however unlikely However Unlikely, (2009), oil on canvas.

When viewed from this perspective, Prieto’s works relieve us of the obligation to “make sense” of the work in some disinterested gaze. She takes us in and provides the opportunity to revel in the color and composition of the work, all the while doing so with painting techniques and ideas that are critically informed by those who have gone before her in the painting canon.[3] This is not to say that the works are simple, indeed they are rather complex compositions that could be discussed from their relationship to process, appropriation and the construction of imagery. In the word paintings (Repent Repent, 2008 and However Unlikely 2009), Prieto challenges the viewer with what is seen versus what is read. The word paintings are made up of seemingly rough-hewn blocks that are stacked to form vaguely familiar phrases. As a painter, Prieto consciously lets the viewer know that there is illusion at play in the composition. The objects in the center of the picture plane are readable as text but as well, they immediately break down by the deliberateness with which Prieto makes us aware of the construction of them; the placement in the center of the composition, the obvious brushwork of the blocks. Moreover, once you know that these vaguely sensible terms are sentence fragments from the 17th century diary of a British naval administrator[4], the work expands and re-informs whatever meaning you initially take in. It’s a building up process in the comprehension of the work. That also is part of the enjoyment in these works as the artist not only plays with the intersection of the visual and sensorial but the conceptual and critical as well.

POLKA 3 Polka 3, (2014), fabric collage and india ink on paper.

One Last Dance

Painting, having gone through a history of dismantling, reinventing and resurrecting, is a difficult practice. If anything, it’s an artistic discipline that demands the artist remain unfixed and open ended in making finite objects. To make a figure while remaining abstract, to give it meaning without closing it down, these strategies mean a painter must discern how much to give without giving it all away.  In our current culture that is immediate and thrives on images that lie just above the surface, Monique Prieto’s artistic practice has maintained the complexity of image making by giving us what we want and countering that with what we need. Her 2014 painting series Polka has continuous, black, calligraphic lines against crisp white paper; the paint gently puckers against the paper and conjures up figures that come and go, edging towards representation, only to disappear into being merely a line. The lines play with representation and abstraction, filled in at times with swatches of colorful, patterned fabric. The composition acts like a shimmery field of signs that can be immediate (the colors! The shapes!) but also plays a long game in the art discourse. As the title suggests, the artist acknowledges that between the moment of making the work and viewing it is a dance that is satisfying but only because she has practiced so her partner can benefit.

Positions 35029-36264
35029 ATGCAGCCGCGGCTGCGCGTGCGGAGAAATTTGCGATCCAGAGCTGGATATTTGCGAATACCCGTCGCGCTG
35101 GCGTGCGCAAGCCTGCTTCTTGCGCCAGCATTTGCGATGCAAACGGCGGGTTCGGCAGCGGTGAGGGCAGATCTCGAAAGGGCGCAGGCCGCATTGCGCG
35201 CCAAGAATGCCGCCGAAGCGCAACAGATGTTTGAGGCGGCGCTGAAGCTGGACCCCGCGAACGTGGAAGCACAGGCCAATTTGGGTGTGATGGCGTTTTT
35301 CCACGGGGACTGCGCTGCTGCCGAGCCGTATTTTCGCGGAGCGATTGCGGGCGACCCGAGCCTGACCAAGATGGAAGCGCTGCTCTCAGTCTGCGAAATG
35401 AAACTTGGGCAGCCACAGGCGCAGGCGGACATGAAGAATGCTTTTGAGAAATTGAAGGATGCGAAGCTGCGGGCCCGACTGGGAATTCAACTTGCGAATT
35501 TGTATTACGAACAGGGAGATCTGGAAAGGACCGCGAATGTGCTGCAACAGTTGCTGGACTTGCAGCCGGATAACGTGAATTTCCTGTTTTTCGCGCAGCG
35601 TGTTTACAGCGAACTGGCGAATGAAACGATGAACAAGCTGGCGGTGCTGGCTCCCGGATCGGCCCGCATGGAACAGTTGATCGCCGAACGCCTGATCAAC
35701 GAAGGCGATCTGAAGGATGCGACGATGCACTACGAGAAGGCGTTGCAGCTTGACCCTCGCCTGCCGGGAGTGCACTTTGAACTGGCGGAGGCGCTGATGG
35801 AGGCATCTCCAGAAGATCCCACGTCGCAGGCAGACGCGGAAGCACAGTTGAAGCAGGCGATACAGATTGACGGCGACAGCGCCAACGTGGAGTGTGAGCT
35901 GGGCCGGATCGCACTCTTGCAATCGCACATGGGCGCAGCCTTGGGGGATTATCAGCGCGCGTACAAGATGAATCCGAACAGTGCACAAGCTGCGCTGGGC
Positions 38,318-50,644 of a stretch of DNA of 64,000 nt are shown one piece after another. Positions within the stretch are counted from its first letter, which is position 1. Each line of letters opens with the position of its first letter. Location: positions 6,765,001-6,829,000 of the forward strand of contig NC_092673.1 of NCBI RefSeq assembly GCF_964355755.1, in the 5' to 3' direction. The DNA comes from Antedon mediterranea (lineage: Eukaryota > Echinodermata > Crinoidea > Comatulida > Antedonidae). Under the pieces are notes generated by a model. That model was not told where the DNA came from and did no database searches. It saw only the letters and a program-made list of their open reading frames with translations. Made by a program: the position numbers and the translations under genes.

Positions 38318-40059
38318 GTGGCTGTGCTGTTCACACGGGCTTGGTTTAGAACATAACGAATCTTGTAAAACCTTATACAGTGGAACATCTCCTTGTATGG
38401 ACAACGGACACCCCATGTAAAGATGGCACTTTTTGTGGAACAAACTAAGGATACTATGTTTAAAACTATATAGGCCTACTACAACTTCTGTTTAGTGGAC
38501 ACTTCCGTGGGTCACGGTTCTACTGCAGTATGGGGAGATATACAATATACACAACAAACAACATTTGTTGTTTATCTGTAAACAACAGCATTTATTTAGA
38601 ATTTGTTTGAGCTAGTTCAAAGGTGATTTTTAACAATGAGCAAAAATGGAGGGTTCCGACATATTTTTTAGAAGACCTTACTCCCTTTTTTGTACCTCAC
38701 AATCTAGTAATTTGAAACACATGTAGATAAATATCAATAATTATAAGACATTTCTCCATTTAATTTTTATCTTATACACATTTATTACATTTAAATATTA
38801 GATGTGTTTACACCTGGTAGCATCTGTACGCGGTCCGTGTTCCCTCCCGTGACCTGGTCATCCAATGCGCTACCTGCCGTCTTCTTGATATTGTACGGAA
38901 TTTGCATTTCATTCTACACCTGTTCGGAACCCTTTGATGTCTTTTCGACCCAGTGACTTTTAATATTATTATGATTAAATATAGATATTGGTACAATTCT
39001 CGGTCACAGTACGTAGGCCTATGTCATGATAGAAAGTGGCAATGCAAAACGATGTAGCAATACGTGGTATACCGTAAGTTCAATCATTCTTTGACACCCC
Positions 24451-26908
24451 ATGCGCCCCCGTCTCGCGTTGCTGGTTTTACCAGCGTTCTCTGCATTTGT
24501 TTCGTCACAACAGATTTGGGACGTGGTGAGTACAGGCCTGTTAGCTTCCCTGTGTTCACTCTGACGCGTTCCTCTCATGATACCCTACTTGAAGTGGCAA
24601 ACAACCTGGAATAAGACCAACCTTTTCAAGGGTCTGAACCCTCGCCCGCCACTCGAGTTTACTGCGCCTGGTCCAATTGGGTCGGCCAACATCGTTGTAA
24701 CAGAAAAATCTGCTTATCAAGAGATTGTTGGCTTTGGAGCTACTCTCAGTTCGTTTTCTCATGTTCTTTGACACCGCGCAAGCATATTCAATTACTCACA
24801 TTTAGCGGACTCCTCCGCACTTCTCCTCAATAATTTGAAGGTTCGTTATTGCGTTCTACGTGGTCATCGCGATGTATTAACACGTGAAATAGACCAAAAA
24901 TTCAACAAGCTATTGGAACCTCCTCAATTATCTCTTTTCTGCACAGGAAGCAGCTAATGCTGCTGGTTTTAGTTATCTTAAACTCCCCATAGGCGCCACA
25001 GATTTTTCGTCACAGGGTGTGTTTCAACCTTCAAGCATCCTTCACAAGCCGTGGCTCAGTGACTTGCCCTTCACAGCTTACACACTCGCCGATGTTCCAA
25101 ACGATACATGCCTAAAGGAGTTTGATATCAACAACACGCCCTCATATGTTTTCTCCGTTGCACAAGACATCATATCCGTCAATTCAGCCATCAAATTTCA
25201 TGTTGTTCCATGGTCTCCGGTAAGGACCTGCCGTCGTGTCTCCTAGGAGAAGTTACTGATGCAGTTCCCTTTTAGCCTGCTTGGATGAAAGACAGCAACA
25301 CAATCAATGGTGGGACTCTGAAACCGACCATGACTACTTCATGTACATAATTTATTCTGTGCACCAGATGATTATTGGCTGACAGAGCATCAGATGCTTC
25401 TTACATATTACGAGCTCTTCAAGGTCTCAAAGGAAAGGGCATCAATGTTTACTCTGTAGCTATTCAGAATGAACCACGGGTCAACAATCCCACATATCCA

NOTE: Monique Prieto has new works currently on view at Chimento Contemporary




[1] David Pagel, “Artists in Conversation,” BOMB Magazine 72, Summer (2000),

[2] David Pagel, “Artists in Conversation,” BOMB Magazine 72, Summer (2000),

[3] I’m reminded of Henri Matisse’s idea of offering up painting as a “comfortable armchair” to the weary worker in his essay “Notes of a Painter,” (1908).

[4] Pepys, Samuel, O. F. Morshead, and Ernest H. Shepard. 1926. Everybody’s Pepys; the diary of Samuel Pepys, 1660-1669. London: G. Bell and Sons.